Times are changing rapidly, we must adapt to such change in the same manner as previously. We have now reached a stage where urgent contested interim care order hearings with evidence tend to be heard remotely. What is key is that in any hearing the quality of the evidence must be maximised by the measures employed through the remote process.

A relevant example is Re EK [2020] EWFC 25, and the observations of Mostyn J:
“The Prime Minister made the national lockdown announcement on the evening of Monday, 23rd March 2020. However, by then I had already directed that the case would be heard by Skype for Business. I am very grateful to the solicitor for the local authority, Shamima Ali, for setting up and testing the remote hearing which proceeded well. I am equally grateful to all the other lawyers for their diligent cooperation with the process. There were a few hitches, which I think were referable to one of the locations having poor internet signal. However, the problems were all overcome. I heard evidence from five witnesses, one of whom was in Scotland. I had an excellent e-bundle, which contained all relevant documents. Counsel were all able to make their submissions without a hitch. This is the second case in consecutive weeks that I have heard in this way. Plainly, for as long as this emergency continues this is the only way in which the majority of cases can be heard. It is reassuring that notwithstanding the national shutdown the wheels of justice have been enabled to turn”.

A judgment handed down today by Mrs Justice Lieven confirms the author’s view about the likely approach to be taken by the courts. This judgment concerns the question of to whether to proceed with the lay evidence in a case remotely or whether to adjourn the case having heard the medical evidence.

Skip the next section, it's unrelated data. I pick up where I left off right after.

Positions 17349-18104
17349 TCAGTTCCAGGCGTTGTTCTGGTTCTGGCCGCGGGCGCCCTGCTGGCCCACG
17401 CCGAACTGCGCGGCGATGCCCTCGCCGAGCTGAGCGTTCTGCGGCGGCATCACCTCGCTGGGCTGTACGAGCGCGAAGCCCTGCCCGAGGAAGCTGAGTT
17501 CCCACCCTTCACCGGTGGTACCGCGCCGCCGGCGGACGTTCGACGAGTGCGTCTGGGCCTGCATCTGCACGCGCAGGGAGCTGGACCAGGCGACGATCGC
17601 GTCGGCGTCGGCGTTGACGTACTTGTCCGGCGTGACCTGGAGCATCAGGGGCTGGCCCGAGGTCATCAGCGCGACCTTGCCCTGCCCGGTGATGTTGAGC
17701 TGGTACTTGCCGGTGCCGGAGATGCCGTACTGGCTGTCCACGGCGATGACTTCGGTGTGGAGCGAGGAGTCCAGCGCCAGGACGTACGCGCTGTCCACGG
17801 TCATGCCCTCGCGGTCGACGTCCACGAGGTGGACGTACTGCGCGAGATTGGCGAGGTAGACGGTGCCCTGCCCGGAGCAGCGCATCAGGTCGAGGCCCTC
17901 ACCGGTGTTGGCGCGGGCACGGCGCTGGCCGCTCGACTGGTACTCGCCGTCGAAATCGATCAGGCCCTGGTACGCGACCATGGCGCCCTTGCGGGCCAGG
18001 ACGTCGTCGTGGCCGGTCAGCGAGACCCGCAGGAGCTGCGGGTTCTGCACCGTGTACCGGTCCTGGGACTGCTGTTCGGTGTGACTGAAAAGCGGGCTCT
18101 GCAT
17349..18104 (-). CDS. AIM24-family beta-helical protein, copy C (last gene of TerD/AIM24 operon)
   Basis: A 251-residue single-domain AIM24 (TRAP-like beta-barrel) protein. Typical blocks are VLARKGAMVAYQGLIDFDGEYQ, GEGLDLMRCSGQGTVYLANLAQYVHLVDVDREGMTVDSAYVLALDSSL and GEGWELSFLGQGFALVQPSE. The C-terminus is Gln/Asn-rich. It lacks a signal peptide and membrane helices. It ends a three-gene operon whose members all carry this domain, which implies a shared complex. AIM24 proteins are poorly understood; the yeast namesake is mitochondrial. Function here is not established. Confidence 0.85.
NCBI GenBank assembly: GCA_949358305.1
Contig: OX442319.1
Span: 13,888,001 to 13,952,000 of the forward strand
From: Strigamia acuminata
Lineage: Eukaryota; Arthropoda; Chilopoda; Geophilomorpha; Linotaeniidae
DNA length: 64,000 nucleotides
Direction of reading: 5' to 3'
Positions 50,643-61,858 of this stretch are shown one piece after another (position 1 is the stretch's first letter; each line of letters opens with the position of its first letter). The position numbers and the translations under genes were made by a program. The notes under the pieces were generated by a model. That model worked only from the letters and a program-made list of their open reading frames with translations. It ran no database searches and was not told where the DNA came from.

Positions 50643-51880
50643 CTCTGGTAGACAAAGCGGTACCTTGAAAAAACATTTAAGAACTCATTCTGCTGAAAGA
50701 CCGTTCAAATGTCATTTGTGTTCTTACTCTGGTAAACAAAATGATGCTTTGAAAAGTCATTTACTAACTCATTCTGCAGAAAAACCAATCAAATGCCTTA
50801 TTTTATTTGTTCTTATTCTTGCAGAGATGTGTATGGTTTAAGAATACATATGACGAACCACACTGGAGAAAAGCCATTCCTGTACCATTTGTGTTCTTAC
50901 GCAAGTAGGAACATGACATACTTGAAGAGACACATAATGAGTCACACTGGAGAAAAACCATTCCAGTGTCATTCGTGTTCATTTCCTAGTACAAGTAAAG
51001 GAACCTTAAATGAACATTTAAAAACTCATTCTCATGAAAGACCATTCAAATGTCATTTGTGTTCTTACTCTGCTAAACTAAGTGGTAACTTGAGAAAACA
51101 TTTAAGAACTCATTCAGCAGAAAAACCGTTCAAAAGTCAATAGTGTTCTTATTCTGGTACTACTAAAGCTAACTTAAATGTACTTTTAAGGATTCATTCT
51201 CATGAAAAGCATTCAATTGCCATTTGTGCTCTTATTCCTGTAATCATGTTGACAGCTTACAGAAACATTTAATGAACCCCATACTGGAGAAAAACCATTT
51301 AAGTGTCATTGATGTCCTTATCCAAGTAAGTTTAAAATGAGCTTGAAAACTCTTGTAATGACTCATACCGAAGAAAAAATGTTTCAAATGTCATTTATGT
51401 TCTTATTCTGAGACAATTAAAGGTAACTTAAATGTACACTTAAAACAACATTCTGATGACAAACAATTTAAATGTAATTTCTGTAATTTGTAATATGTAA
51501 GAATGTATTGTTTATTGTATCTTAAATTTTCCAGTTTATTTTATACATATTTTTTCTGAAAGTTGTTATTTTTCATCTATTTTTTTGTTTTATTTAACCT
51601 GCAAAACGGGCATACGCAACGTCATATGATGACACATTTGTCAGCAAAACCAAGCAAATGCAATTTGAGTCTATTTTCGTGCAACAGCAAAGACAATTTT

In A Local Authority v a mother and a father [2020]EWHC 1086, crucially, the court decided it appropriate to proceed with a remote hearing in circumstances in which the father in the case had been the subject of a psychiatric assessment. The issues of self-isolation, lack of support when giving evidence and impact upon the psychological resources of the parents were considered and the court elected to proceed with a complex 15 day hearing. The court considered the Re A paragraph 9 criteria (set out above) and, in so doing, decided that it would be fair to proceed with the trial. The impact upon the child of not proceeding with the trial was a significant factor.

What one may also find interesting is the court’s analysis of whether holding a remote contested hearing impedes the court from dealing with the question of credibility. The court dealt with this decisively, as follows:

“The issue of the weight that a judge should give to the demeanour of witnesses is an intensely complex one and has been the subject of considerable judicial debate. Mr Goodwin referred me to the consideration of the approach to witnesses’ demeanour by Leggatt LJ in R (on the application of SS (Sri Lanka) v Secretary of State for the Home Department 2018 EWCA Civ 1391;

Generally speaking, it is no longer considered that inability to assess the demeanour of witnesses puts appellate judges “in a permanent position of disadvantage as against the trial judge”. That is because it has increasingly been recognised that it is usually unreliable and often dangerous to draw a conclusion from a witness’s demeanour as to the likelihood that the witness is telling the truth. The reasons for this were explained by MacKenna J in words which Lord Devlin later adopted in their entirety and Lord Bingham quoted with approval: